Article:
What remains important for me about Cooper’s book is not only that it led me to Bataille and Jean-Luc Nancy (among others), but that it taught me that a small piece of writing can allow for a complex and multitudinous and simultaneous outpouring from the head and the heart and the loins.
While I had suspected as such before sitting down with Idols, it was the first book that evidenced this more holistic unity to me. I readily admit my work bares little to no resemblance to Cooper’s, but the lesson imparted by my first encounter with his oeuvre remains one of the most important to my own ideas of what I think writing should do.
Sorry, third floor bathroom stall, and an extra sorry to the kid shitting in the stall next to mine.
In honor of our 40th anniversary, we’ll be hosting programs that recognize our history and propel us toward our future. Here’s what we’ve got in store:
MARCH 16, 2014 at 5pm
at Artist Television Access
hosted by former SPT Director
doors open at 5/event at 5:30p/
no one turned away for lack of funds
Born in Atlanta, poet, novelist, and publisher Renee Gladman earned a BA at Vassar College and an MA in poetics at the New College of California. Gladman, whose work has been associated with the New Narrative movement, composes prose and poetry that tests the potential of the sentence with mapmaking precision and curiosity.
Author of the poetry collection A Picture-Feeling (2005), Gladman has also published several works of prose, including Event Factory (2010), The Activist(2003), Juice (2000), and Arlem (1994). She has edited Leon Works, an experimental prose chapbook series, as well as the Leroy chapbook series. Gladman lives in Massachusetts and teaches at Brown University.
Elaine Equi’s Views Without Rooms was published in 1989 by the legendary series that was Hanuman Books. Between 1987 and 1993 Hanuman published 50 pocket sized morsels by some of the best poets of the late last century. Nowadays, used copies from the series routinely sell for fifty to a hundred dollars on Amazon. I was unaware of all this when I stumbled across a thin box containing a stack of Views while browsing the labyrinthine stacks at Small Press Distribution (one of the principle joys of an internship at SPD is the possibility of finding such rare, out-of-print and generally obscure titles). Printed in India from the same presses that produce pocket prayer books, the design was like nothing else in the warehouse. The cover features an overly saturated photo-booth portrait of the author set on a stark red ground with the title and author name in gold foil stamp pressed into the stock. The paper is cheap and the type no frills.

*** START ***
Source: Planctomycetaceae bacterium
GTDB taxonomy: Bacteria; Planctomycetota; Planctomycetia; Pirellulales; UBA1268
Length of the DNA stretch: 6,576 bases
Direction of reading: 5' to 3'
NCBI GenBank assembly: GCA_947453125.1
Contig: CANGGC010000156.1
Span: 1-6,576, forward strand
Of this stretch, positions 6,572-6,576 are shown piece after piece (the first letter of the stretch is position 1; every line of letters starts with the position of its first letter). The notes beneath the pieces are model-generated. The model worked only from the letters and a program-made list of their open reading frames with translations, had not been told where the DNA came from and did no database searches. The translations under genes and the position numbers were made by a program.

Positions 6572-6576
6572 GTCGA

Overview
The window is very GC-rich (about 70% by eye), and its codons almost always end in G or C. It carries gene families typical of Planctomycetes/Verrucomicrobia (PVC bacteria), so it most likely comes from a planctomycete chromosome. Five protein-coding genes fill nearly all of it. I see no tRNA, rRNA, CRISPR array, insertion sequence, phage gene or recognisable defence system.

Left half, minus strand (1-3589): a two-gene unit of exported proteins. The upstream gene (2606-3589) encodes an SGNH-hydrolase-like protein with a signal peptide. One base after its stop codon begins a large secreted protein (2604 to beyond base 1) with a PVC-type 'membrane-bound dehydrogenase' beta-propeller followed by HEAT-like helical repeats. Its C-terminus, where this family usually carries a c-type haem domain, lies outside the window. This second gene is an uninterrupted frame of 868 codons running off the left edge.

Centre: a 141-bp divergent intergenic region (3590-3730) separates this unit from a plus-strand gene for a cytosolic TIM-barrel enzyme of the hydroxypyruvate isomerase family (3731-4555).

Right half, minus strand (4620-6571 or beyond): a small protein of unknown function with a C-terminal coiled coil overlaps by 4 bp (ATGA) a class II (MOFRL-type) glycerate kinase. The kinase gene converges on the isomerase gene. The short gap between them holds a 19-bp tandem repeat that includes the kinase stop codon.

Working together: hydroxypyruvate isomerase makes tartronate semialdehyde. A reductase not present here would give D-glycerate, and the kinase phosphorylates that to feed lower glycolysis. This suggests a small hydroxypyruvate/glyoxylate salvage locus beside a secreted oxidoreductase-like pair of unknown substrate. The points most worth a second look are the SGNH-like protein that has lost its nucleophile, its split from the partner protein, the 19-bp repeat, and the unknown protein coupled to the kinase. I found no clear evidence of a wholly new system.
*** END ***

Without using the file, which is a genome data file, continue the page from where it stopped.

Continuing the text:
The poems are particularly suited to the format. Most of the lines are composed in short 2 to 3 word bursts that hustle down the page. The physical smallness of the poems are due to an extremely economic use of language: no word is superfluous. That careful and exacting use of mostly simple descriptive words compresses the units of meaning to their smallest points; the clear and transparent images and descriptions unfold to a richer, unseen fabric of sense. To me Equi is a kind of jovial Oz, thundering brittle shards of light, but maybe from behind the decks of a smoking Dub sound system. Clarity always constantly foiled by its lack, the conjoined and coherent moments are punctuated by the book’s many withouts. What appears crystalline may in fact be fog. “The heart a composite / of everything strange / that beats within.”
I fell quickly in love with this poetry of complexity not dependent on a dense vocabulary. I returned to SPD to pick up 8 more copies to give to friends (and even one to a visiting crush, hi Cori!). This book will always be one I return to when aesthetic despondence takes over, to remind myself that there are always “words / waiting for us / to arrive / and join them.”
Woman Sitting at the Machine, Thinking
preface by Merdiel Le Sueur, introduction by Merle Woo, memorial by Janet Sutherland
Red Letter Press, Seattle, 1990.
Karen Brodine died from cancer at the age of 40, while working — in anticipation of her death — on what would become this final collection of her poetry. In addition to being a poet, Brodine had been a tireless activist and advocate, a union organizer and socialist feminist, national organizer for both Radical Women and the Freedom Socialist Party, and founding co-editor of Kelsey Street Press. A typesetter for the bulk of her adult life, she traced the connections between the alienation of the mechanized workday, as the mediation of gendered labor moved from the messy materiality of type and ink to the equally embodied (despite still being labeled ‘immaterial’ wtf) and industry-wide shift to computerized work (which of course, still requires ‘sitting at the machine’).
she thinks about everything at once without making a mistake.
no one has figured out how to keep her from this thinking
while her hands and nerves also perform every delicate complex
function of the work… this is not automatic or deadening.
try it sometime. make your hands move quickly on the keys
fast as you can, while you are thinking about: